Using Bloom's taxonomy when designing your intended learning outcomes and the subsequent assessment questions helps to identify the expected level that the assessment is designed for. Remember to provide time and training to help students understand the differences in the levels. For example:

  • Recall: Ask students to list the main events from a historical period covered in the course.
  • Explain: Have students explain the steps of a scientific process or the characteristics of a literary genre.
  • Classify: Present students with various species of plants or animals and have them identify the key features that differentiate each one.
  • Discuss: Encourage students to engage in a debate or conversation about a complex social issue, analysing different perspectives.
  • Design: Task students with creating a comprehensive business plan, incorporating various elements from their entrepreneurship studies.

Providing guidance and practice with the different levels will help students develop their cognitive abilities and improve their academic performance, especially for those who may not have had this type of educational experience previously.

Make assessments more authentic

When attempting to make assessments more authentic, providing a context description of a real-world scenario is indeed a common practice. However, there is a risk of unintentionally designing assessments based on a Eurocentric or Western perspective, overlooking the diverse experiences and contexts of students from different backgrounds. To address this concern, educators can take proactive steps to create more inclusive and personalized assessments:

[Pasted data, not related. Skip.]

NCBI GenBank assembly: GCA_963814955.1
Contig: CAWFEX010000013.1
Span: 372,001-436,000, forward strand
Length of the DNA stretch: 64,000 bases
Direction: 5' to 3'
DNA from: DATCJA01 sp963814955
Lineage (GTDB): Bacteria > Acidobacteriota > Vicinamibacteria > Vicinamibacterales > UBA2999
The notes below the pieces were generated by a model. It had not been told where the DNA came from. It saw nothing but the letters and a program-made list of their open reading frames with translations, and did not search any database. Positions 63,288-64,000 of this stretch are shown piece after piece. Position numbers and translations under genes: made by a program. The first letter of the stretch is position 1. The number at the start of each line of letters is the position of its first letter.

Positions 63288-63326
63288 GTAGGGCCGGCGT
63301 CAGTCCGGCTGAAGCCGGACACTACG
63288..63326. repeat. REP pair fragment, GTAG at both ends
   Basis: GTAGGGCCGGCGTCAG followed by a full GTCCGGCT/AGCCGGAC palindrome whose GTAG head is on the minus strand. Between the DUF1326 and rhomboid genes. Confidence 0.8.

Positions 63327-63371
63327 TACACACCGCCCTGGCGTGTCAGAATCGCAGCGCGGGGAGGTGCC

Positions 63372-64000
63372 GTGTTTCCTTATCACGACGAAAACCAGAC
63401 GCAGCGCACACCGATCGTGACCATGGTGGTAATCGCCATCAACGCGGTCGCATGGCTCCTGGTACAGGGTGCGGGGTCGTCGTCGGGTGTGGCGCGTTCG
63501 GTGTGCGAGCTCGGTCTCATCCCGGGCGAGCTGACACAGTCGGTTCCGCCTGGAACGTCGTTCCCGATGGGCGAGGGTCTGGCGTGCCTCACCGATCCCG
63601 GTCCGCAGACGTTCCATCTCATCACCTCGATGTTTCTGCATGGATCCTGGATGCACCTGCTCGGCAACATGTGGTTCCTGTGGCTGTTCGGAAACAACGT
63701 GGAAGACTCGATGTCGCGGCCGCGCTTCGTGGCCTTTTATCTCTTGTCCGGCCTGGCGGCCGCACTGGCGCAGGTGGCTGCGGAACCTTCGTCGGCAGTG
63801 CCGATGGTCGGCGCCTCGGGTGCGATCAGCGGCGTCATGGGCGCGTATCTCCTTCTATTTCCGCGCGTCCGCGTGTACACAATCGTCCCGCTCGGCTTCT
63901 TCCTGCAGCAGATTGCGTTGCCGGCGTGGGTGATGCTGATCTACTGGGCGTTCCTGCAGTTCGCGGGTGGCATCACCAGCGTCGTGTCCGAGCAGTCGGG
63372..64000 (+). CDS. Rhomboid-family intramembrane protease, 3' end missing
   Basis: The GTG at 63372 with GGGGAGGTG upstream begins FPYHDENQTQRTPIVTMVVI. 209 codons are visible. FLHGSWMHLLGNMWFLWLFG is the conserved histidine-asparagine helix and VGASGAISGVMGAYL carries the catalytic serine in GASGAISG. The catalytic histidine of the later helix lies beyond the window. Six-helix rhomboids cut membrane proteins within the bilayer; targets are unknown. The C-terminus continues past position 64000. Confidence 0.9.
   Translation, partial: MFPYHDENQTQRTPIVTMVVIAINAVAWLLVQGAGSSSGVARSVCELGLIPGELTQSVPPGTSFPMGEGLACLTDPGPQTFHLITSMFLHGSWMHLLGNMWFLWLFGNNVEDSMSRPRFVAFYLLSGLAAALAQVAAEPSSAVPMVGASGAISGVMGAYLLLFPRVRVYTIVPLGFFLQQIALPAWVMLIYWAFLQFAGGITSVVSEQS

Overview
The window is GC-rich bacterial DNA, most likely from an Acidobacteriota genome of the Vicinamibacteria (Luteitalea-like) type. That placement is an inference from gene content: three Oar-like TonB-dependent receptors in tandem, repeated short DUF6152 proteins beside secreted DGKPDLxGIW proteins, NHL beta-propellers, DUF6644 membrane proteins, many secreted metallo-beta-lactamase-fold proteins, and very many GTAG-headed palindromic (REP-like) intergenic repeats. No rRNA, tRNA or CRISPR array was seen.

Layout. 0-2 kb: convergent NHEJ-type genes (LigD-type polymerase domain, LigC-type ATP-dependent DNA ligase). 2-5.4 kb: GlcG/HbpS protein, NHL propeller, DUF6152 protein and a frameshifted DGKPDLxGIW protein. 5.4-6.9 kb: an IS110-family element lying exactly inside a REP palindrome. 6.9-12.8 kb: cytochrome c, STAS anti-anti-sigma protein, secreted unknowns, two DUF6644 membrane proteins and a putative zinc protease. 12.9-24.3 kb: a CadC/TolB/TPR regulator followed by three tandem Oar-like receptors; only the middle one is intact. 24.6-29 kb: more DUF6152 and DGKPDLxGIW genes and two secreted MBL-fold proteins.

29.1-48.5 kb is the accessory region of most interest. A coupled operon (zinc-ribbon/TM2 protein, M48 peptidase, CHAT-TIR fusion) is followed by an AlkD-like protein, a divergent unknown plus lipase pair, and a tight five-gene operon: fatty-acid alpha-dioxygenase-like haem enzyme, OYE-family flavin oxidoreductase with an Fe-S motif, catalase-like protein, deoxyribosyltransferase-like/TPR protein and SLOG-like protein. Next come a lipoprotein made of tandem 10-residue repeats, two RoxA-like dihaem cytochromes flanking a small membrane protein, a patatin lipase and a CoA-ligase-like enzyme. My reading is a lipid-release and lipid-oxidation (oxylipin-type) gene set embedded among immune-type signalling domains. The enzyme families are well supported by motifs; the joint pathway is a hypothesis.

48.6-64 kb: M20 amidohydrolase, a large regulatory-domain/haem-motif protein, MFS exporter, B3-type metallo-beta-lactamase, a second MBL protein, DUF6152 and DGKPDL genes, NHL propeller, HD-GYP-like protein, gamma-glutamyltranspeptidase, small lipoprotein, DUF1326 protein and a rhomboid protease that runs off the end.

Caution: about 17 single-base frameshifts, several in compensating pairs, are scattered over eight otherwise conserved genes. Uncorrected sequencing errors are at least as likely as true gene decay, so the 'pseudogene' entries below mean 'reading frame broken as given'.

• Diverse Scenarios: Instead of solely relying on Eurocentric or Western scenarios, educators can purposefully incorporate diverse contexts that reflect the experiences of students from different cultural backgrounds. This allows students to connect with the assessment and find relevance in their own lives.
  • Student-centred Approach: Allowing students to personalise the assessment context can foster greater engagement and meaning in the task. Providing options for students to choose or adapt scenarios that resonate with their experiences can make the assessment more meaningful to them.
  • Consultation and Feedback: Engaging in open conversations with students and colleagues from diverse backgrounds can provide valuable insights into culturally relevant assessment contexts. Seeking feedback and involving stakeholders in the assessment design process can lead to more inclusive and sensitive assessments.
  • Authentic Resources: Utilising authentic resources, such as literature, artworks, or case studies from various cultures, can help diversify the assessment context and enrich students' learning experiences.
  • Reflective Assessment Design: Regularly reflecting on assessment practices and making conscious efforts to address biases and cultural limitations is essential for continuous improvement and inclusivity.

By embracing a more inclusive and student-centred approach to assessment design, we can create assessments that are not only authentic but also meaningful and relevant to the diverse experiences and backgrounds of our students. This fosters a more equitable and inclusive learning environment, promoting deeper engagement and learning outcomes for all learners.

Additional resources

Some additional reading that you might find useful: